It seems that everybody knew about Jimmy Savile. Well not everyone. I didn’t. I used to find him annoying and so did my best to ignore him. When he died I barely registered the fact. And now it has come to light that he was in fact a monster, I am genuinely shocked. I’m shocked by how long it has taken for it to come out and how easily the public was duped. What are the lessons to be drawn?
Well for a start, lets understand what pedophilia is. It has been around as long as we have records good enough to identify it. It affects all classes and races and so must have a strong genetic component. So like homosexuality, the people who suffer from it can’t help it. Unlike homosexuality, it isn’t essentially harmless to the rest of us. We need to do our best to understand and to take whatever steps need to be taken to minimise the risk to children.
One of the positive things that has happened over the last thirty years ago is that the subject is talked about a lot more widely. This has to help in identifying specific cases. What has not been nearly so positive, in fact what has been highly damaging is demonising pedophiles. Their activities are repulsive so it is an easy trap to fall into, but it doesn’t remotely help. But it is understandable that when presented with a specific story our sympathies for the victims spill into a visceral hatred of the perpetrator.
So what can we do about it? Pedophiles aren’t going away, so we need to learn to live with them and if possible stop them offending. This is a very difficult subject best left to professionals in general. But I think there is one thing that would help a lot that is easy to understand and easy to implement. I think we need to overhaul the libel laws.
Jimmy Savile was clearly an intelligent and ruthless man, who used very effective strategies to get away with his crimes. One of these was the law of libel. The newspapers didn’t dare finger him for fear of a lawsuit. Now I am all for preventing press intrusion, but you can hardly say that the current law defends vulnerable individuals.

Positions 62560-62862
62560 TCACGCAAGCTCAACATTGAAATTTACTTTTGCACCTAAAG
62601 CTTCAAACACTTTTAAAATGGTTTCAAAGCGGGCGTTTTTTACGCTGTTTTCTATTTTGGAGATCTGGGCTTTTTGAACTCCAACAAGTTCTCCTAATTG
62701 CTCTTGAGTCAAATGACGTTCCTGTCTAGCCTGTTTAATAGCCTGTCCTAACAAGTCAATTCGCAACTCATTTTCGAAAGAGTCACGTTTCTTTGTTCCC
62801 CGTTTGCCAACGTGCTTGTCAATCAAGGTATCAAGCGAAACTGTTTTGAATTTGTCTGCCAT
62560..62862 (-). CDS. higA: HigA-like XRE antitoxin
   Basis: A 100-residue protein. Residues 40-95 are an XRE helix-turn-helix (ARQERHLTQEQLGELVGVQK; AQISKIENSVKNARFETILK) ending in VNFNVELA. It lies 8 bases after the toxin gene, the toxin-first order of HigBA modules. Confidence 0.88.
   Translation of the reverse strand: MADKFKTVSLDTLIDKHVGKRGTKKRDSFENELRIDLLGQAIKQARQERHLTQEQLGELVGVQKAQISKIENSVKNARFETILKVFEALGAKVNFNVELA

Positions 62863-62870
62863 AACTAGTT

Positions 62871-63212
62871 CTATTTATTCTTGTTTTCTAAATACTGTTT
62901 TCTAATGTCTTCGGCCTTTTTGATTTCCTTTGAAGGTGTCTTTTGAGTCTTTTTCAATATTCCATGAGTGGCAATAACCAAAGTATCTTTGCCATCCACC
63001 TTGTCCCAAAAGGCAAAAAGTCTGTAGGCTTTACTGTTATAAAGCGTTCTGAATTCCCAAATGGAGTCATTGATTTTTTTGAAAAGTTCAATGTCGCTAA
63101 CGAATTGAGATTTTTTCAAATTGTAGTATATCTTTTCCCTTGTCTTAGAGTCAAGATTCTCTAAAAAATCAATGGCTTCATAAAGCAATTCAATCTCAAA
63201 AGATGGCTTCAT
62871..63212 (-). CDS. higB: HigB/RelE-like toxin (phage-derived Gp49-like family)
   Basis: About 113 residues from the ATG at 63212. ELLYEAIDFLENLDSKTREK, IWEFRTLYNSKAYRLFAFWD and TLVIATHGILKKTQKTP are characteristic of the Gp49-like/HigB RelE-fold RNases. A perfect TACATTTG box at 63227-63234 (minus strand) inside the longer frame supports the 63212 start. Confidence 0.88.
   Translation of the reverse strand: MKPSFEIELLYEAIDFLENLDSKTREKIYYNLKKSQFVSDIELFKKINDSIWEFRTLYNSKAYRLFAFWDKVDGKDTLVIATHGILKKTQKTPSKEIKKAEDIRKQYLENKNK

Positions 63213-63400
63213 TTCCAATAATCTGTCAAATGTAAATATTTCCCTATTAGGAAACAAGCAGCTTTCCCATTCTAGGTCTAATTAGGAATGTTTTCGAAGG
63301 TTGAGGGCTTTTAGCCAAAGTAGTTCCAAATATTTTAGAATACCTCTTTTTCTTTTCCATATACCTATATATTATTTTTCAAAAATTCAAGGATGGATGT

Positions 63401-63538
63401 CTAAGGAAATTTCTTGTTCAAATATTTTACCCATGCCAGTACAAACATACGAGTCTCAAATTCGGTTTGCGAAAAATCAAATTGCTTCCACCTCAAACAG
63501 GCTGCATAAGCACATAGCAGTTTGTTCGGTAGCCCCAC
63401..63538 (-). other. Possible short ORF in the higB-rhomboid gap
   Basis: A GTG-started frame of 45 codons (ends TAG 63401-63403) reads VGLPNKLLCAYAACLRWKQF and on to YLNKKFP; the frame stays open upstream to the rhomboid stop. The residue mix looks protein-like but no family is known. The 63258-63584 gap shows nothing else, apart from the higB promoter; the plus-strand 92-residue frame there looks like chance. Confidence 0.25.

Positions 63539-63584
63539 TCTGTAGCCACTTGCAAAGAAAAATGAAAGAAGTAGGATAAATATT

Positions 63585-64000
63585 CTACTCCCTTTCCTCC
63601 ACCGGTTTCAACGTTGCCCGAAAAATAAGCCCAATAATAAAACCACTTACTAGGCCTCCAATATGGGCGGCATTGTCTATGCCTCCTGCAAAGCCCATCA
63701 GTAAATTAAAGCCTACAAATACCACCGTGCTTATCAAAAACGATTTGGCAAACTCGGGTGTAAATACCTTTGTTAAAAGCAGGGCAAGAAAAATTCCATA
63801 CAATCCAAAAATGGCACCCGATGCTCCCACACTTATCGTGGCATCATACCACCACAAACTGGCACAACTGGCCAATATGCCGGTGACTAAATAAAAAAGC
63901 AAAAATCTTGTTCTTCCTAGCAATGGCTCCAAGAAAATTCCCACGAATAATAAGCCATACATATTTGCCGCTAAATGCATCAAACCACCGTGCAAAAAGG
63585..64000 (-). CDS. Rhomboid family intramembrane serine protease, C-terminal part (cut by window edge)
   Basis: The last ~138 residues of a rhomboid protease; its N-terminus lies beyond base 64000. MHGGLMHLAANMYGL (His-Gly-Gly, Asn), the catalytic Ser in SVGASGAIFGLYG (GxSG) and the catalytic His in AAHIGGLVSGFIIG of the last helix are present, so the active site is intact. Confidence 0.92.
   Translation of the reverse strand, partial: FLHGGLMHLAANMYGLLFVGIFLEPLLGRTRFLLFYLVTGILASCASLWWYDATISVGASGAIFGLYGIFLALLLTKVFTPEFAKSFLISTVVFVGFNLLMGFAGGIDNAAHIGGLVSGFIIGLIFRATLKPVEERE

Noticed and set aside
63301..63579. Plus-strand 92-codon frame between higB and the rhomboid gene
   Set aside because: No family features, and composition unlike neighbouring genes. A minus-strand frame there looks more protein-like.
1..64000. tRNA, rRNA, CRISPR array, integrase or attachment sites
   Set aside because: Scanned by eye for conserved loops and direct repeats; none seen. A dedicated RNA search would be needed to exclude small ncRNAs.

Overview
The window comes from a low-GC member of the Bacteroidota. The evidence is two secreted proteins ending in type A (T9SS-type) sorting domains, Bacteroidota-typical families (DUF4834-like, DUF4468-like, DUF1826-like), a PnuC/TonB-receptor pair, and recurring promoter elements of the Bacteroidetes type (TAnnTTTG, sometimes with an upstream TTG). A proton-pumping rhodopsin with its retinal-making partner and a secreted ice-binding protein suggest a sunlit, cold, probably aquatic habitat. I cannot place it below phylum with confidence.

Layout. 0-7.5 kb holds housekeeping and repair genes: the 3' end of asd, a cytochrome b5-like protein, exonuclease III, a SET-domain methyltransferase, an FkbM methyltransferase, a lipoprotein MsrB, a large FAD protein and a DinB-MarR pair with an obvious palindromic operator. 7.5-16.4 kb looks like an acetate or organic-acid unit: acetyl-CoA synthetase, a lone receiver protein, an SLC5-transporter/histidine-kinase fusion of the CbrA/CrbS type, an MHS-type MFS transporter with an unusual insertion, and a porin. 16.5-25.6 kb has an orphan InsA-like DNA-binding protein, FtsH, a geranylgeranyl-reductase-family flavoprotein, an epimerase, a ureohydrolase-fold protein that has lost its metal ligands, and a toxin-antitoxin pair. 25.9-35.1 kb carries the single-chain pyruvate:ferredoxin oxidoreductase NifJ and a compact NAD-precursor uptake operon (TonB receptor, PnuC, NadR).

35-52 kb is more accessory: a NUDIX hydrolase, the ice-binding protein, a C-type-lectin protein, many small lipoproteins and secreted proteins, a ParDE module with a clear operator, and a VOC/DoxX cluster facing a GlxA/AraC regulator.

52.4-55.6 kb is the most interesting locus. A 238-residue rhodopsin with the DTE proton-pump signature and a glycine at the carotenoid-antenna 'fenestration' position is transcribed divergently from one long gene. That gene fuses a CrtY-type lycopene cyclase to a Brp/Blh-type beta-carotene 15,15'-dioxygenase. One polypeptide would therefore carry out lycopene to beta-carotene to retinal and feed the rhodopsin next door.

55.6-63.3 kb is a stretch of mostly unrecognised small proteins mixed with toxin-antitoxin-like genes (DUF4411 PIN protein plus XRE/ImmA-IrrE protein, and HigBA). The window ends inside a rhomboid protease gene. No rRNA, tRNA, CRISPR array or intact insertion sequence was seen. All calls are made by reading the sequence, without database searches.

At the other end of the scale from Savile is Charlotte Church. The Sun ran a countdown in its pages to her sixteenth birthday. (I wonder if someone on the paper’s editorial team at the time might have had some pedophilic issues? But I digress.) As if that were bad enough she was later portrayed as a lush. Again I have to admit to being niave. I bought the whole story at the time, and assumed the Miss Church was an example of the decaying moral fibre of the working classes. The truth is that Charlotte Church was simply a normal girl growing up and much the same as young people have always been. The Sun was simply lying.
So the only justification for the lurid nature of the tabloid press in Britain, that it exposes the misdeeds of the powerful, is in fact the opposite of what actually happened. The misdeeds were covered up, and imaginary misdeeds were printed.
Fortunately the Sun’s influence is declining and there are now a lot more sources of information and opinion. Unfortunately I doubt the people behind it will ever end up behind bars where they belong. I say radically reduce the power of the libel laws. This might let a lot of nonsense into the public domain and cause some real suffering to some individuals. But I don’t see how it can be worse than the current system that allows the weak to be abused with impunity and the powerful to get away with horrible crimes unchallenged.